Interesting to see the same landscape view in three different mediums : drawing, watercolour & stone lithography.

stone lithograpgy cliffs & valley

‘La Vallée de Célé’ Stone Lithography 32 x 28 cm € Adam Cope

saulaic drawing cliffs south france

‘La Vallée de Célé depuis Sauliac’ Conté A3 © Adam Cope

vallee-du-cele640

‘Célé depuis Sauliac’ Aquarelle 30 x 45 cm Moulin Larroque papier fait à la main, Dordogne © Adam Cope

Different material, different effect.

Each medium is good for certain effects. In the above three images,, watercolour is delicate colours & brushmarks, conté is so immediate & so fresh, lithography is good for  a design, a powerful composition.

But a medium doesn’t simply mean the actual physical material , such as acrylic PVA wood glue sticky glue, slippery graphite pencil, etc.

Nor does ‘medium’ mean the technique  imposed by the physical nature, the touch, the feel of the actual materials …though an artist disregards this at his peril.   For example, if you wish to attain a granulation effect in watercolour, you need to use a pigment that goes into suspension, not dilution & thus will granulate out onto the surface of the paper fibers rather than soak in deep into the paper & ‘stain’ it, which is what pigments that dissolve in water do.

What does ‘Medium’ Mean in Fine Art Practice?

Train the hand, so that the hand knows what to do. This is done by the hand touching the material. Having contact with the world. It is through the hand of the artist manipulating & touching the medium that art arises. It is in the gestures of the artist’s hand that a deep respect & love for the physicality of materials is seen. After all, we artists deal with some of the most gorgeous of our  beloved planet resources : beautiful reds from madder plants, lovely rich carbons from willow, cobalts & lapis lazuri,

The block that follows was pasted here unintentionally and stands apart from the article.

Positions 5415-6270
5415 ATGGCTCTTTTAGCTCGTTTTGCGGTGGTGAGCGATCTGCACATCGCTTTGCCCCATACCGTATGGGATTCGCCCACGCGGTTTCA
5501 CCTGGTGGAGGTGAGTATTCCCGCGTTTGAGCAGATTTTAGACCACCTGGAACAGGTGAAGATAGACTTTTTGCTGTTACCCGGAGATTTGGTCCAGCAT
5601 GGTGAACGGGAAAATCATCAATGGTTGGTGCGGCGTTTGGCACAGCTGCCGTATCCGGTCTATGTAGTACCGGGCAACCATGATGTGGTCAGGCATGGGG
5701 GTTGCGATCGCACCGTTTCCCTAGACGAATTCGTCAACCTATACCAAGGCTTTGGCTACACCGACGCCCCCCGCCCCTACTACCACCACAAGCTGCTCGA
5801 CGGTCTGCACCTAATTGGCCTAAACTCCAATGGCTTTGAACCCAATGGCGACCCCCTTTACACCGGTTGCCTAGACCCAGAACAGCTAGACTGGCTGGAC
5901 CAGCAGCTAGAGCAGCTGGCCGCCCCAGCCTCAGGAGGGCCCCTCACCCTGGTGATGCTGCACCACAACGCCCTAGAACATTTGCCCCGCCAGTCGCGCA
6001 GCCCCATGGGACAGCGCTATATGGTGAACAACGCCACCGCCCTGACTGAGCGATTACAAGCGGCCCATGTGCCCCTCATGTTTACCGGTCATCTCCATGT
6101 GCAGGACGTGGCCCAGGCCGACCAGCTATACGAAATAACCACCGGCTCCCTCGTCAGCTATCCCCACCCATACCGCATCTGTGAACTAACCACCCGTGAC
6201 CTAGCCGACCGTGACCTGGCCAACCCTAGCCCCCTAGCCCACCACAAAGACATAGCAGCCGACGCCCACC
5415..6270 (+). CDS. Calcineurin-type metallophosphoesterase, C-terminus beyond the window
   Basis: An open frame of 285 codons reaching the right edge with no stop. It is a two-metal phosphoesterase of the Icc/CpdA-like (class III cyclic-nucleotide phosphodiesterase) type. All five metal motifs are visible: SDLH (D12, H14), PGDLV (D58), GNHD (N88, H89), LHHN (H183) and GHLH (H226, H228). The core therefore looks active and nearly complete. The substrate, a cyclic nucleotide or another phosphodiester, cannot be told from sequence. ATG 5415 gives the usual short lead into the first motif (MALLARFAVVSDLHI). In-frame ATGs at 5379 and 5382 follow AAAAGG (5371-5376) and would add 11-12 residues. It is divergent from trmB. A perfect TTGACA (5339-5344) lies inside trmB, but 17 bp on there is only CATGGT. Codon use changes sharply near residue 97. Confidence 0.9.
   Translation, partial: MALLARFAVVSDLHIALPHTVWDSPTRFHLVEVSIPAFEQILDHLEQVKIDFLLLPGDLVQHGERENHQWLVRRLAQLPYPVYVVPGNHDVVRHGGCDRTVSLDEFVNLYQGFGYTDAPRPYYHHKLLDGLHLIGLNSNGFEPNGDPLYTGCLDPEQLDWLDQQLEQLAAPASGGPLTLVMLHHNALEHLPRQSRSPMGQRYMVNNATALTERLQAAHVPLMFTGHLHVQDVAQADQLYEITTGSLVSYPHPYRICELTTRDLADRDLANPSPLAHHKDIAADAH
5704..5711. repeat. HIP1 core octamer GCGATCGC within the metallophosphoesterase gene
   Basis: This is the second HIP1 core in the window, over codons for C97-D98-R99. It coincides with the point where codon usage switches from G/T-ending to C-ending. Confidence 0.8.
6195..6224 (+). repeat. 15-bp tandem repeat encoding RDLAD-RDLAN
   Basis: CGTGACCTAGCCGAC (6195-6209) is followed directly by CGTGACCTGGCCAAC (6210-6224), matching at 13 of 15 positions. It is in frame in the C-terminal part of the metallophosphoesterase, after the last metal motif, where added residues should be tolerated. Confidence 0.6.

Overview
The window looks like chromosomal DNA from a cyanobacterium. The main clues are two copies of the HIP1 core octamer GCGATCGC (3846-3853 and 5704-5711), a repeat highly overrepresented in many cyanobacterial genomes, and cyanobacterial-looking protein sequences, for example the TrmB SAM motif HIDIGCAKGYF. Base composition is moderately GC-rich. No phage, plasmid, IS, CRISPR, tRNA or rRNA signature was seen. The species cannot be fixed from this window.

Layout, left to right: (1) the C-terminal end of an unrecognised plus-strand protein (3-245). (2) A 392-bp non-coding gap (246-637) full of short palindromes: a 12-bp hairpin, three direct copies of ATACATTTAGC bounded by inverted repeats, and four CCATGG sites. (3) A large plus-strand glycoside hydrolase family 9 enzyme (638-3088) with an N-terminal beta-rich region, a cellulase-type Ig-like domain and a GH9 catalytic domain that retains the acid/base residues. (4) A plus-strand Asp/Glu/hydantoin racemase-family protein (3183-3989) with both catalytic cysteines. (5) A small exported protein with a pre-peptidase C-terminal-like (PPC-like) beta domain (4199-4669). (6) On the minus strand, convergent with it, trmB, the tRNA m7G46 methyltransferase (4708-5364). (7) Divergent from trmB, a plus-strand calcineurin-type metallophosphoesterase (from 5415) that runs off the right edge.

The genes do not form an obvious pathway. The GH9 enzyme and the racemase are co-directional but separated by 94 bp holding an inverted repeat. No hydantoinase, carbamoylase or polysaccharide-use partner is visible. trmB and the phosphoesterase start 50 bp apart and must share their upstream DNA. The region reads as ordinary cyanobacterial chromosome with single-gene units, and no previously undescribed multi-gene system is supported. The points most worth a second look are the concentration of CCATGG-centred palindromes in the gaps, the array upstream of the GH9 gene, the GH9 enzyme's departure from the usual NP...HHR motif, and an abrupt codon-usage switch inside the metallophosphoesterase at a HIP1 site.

File:Lapis lazuli block.jpg

A block of lapis azuli – wikimedia commons

It is said we live in materialistic culture but actually , I see more & more disrespect & contempt for materials.  Trashed, smashed & built-in obselence. Built by a machine, not the hand of man. Cheaper to throw away than to fix. As we enter into the ‘Age of Resources’, a crisis of supply & consumption of raw materails, where a normal european lifestyle requires three planets of resources, what of art? How does this crazy disrespect for materials effect making fine art?

pile of junk

a pile of junk – unloved, uncared for, rubbish, consumerist debris, waste of materials, uncared for planetary resources

When I see the stone flints of where I live, near Bergerac in Dordogne, South West France, I understand why prehistoric man was willing to walk  for weeks & weeks to find these beautiful & useful materials… then learn how to transform them into tools that have even been found as far away as the Ukraine!  Home habilis = habile = dexterious. Home faber = faber = faire= to make ….We owe our existence to things that we make. They shape our experience & perception of the world.

File:Yarmukian Culture -Sha'ar HaGolan, flint axe.jpg

The Yarmukian Culture is a Neolithic culture of the ancient Levant. It was the first culture in Prehistoric Israel and one of the oldest in the Levant to make use of pottery. The Yarmukian derives its name from the Yarmouk River which flows near its type site at Sha’ar HaGolan, a kibbutz at the foot of the Golan Heights. The pictures are fromYosef Garfinkel excavations taken between 1989-1990 & 1998-2004 –  Wiki